For many U.S. Catholics, a single issue will determine their vote in the 2020 presidential election: abortion … or more specifically reversing Roe v. Wade which established the legal right for a woman to terminate a pregnancy.
These Catholics are part of the Right to Life movement, but it seems to me they ignore all the other right-to-life issues: the death penalty, limited access to health care which kills thousands of people each year, the opioid epidemic which takes thousands more lives, and, more recently, the Covid-19 pandemic that has claimed nearly 200,000 lives largely because of poor national leadership.
They also ignore the lives of mothers and their unborn babies who will die if abortion is recriminalized, forcing them to turn again to the back-alley quacks, wire coat hangers and poisons.
The official position dictated by the U.S. Conference of Catholic Bishops is:
A Catholic cannot vote for a candidate who favors a policy promoting an intrinsically evil act, such as abortion, euthanasia, assisted suicide, deliberately subjecting workers or the poor to subhuman living conditions, redefining marriage in ways that violate its essential meaning, or racist behavior, if the voter’s intent is to support that position. In such cases, a Catholic would be guilty of formal cooperation in grave evil. At the same time, a voter should not use a candidate’s opposition to an intrinsic evil to justify indifference or inattentiveness to other important moral issues involving human life and dignity. (emphasis added)
The Catholic Church’s main response to abortion is a campaign to get the U.S. Supreme Court to overturn the 1993 Roe v. Wade decision. That would allow states to make getting or performing an abortion illegal.
Do the leaders of the church really believe that the way to stop abortion is as simple as overturning Roe v. Wade?
It’s hard to know what will happened if Roe v. Wade is overturned, but likely we will wind up with a patchwork of states legalizing some or all abortions and others outlawing most abortions. Outlawing abortion won’t stop it, it will just put it back in the shadows and cost the lives not only of unborn babies but of many mothers. It will be especially hard on the poor in states where abortion is outlawed since they may not be able to afford traveling to a state where abortion is legal.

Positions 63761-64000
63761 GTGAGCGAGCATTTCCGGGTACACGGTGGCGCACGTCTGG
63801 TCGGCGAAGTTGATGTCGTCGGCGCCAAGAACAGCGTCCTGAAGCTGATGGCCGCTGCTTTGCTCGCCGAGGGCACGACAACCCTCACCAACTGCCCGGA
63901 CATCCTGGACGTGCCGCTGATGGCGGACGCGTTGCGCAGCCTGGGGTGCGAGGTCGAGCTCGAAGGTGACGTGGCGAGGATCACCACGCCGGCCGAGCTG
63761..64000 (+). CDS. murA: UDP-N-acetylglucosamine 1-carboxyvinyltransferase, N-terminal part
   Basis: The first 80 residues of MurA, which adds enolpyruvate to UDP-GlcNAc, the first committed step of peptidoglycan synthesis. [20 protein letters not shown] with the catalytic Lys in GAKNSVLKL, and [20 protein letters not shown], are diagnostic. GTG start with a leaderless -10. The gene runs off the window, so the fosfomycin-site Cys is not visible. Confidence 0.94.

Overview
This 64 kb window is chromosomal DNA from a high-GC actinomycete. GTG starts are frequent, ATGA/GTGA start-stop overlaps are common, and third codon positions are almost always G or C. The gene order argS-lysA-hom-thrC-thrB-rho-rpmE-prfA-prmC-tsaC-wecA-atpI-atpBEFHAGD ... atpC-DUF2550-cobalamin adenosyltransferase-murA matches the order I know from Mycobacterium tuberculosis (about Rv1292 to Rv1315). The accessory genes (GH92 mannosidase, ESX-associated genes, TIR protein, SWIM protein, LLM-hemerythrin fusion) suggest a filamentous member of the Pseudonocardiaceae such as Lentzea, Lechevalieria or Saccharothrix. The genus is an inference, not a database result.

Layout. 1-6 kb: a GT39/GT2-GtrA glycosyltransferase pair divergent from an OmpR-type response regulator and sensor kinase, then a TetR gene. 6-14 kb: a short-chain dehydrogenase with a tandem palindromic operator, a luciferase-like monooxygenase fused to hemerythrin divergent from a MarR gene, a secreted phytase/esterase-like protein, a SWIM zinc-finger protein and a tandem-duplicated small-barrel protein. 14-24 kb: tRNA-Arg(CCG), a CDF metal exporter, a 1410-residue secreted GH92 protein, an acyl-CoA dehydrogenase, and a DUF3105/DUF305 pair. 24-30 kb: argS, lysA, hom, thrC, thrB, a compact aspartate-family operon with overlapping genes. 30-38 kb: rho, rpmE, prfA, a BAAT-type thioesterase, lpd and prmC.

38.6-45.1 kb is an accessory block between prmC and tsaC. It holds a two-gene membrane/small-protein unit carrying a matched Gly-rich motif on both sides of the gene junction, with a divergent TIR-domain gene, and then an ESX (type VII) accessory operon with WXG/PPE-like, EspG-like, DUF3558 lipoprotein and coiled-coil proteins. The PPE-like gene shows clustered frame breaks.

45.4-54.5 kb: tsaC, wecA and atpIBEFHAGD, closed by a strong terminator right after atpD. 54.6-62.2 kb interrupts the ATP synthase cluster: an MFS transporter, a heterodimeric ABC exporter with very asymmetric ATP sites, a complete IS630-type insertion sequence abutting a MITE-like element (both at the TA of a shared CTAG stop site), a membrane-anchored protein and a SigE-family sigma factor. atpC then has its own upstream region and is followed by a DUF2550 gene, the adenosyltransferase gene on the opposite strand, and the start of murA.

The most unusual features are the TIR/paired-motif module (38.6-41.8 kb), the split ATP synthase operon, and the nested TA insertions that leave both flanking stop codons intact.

When abortions were illegal, one study indicated that more than 200 women a year died attempting to self-induce an abortion using poison or using various instruments.
Before the high court upheld a woman’s right to choose abortion of an unwanted pregnancy, thousands of illegal abortions occurred each year. Nobody knows how many, but estimates are in the hundreds of thousands, perhaps as many as 1.2 million a year.
Even though abortion on demand is now legal in most places, the number of abortions has been steadily dropping, going down 27.8 percent from 1998 to 2016, according to the Centers for Disease Control. The total number in the United States is now under 1 million per year.
Although the bishops chose not to include it in its lists of “evil acts,” the Catholic Church, with the approval and backing of Pope Francis, now considers the death penalty “inadmissible because it is an attack on the inviolability and dignity of the person.”